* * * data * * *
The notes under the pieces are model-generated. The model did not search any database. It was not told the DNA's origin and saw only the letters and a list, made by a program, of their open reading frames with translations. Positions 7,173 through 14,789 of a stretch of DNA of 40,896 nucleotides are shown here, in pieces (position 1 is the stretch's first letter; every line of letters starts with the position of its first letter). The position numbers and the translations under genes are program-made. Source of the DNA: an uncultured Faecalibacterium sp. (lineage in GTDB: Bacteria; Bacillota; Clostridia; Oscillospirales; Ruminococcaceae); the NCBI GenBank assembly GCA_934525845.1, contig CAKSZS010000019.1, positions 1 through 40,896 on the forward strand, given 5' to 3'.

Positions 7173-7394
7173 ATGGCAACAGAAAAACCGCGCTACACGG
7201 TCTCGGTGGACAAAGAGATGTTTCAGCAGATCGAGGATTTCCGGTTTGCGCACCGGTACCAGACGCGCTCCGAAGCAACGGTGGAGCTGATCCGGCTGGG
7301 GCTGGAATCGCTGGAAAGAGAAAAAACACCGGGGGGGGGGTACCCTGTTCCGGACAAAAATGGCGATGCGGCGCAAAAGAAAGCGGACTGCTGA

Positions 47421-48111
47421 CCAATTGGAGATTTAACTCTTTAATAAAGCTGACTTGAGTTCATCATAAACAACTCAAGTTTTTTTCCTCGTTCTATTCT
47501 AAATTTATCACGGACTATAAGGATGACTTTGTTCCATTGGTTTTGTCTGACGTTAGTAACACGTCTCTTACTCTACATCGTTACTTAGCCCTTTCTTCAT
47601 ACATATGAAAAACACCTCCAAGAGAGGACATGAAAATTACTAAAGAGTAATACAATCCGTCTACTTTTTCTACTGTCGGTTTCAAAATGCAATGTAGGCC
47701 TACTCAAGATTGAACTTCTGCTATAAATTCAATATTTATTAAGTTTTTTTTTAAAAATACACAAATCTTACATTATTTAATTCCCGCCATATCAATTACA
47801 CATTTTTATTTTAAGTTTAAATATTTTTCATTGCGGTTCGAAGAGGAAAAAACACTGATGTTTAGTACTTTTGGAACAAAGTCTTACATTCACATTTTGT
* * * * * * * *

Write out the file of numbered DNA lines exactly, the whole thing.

The notes under the pieces are model-generated. The model did not search any database. It was not told the DNA's origin and saw only the letters and a list, made by a program, of their open reading frames with translations. Positions 7,173 through 14,789 of a stretch of DNA of 40,896 nucleotides are shown here, in pieces (position 1 is the stretch's first letter; every line of letters starts with the position of its first letter). The position numbers and the translations under genes are program-made. Source of the DNA: an uncultured Faecalibacterium sp. (lineage in GTDB: Bacteria; Bacillota; Clostridia; Oscillospirales; Ruminococcaceae); the NCBI GenBank assembly GCA_934525845.1, contig CAKSZS010000019.1, positions 1 through 40,896 on the forward strand, given 5' to 3'.

Positions 7173-7394
7173 ATGGCAACAGAAAAACCGCGCTACACGG
7201 TCTCGGTGGACAAAGAGATGTTTCAGCAGATCGAGGATTTCCGGTTTGCGCACCGGTACCAGACGCGCTCCGAAGCAACGGTGGAGCTGATCCGGCTGGG
7301 GCTGGAATCGCTGGAAAGAGAAAAAACACCGGGGGGGGGGTACCCTGTTCCGGACAAAAATGGCGATGCGGCGCAAAAGAAAGCGGACTGCTGA

Positions 47421-48111
47421 CCAATTGGAGATTTAACTCTTTAATAAAGCTGACTTGAGTTCATCATAAACAACTCAAGTTTTTTTCCTCGTTCTATTCT
47501 AAATTTATCACGGACTATAAGGATGACTTTGTTCCATTGGTTTTGTCTGACGTTAGTAACACGTCTCTTACTCTACATCGTTACTTAGCCCTTTCTTCAT
47601 ACATATGAAAAACACCTCCAAGAGAGGACATGAAAATTACTAAAGAGTAATACAATCCGTCTACTTTTTCTACTGTCGGTTTCAAAATGCAATGTAGGCC
47701 TACTCAAGATTGAACTTCTGCTATAAATTCAATATTTATTAAGTTTTTTTTTAAAAATACACAAATCTTACATTATTTAATTCCCGCCATATCAATTACA
47801 CATTTTTATTTTAAGTTTAAATATTTTTCATTGCGGTTCGAAGAGGAAAAAACACTGATGTTTAGTACTTTTGGAACAAAGTCTTACATTCACATTTTGT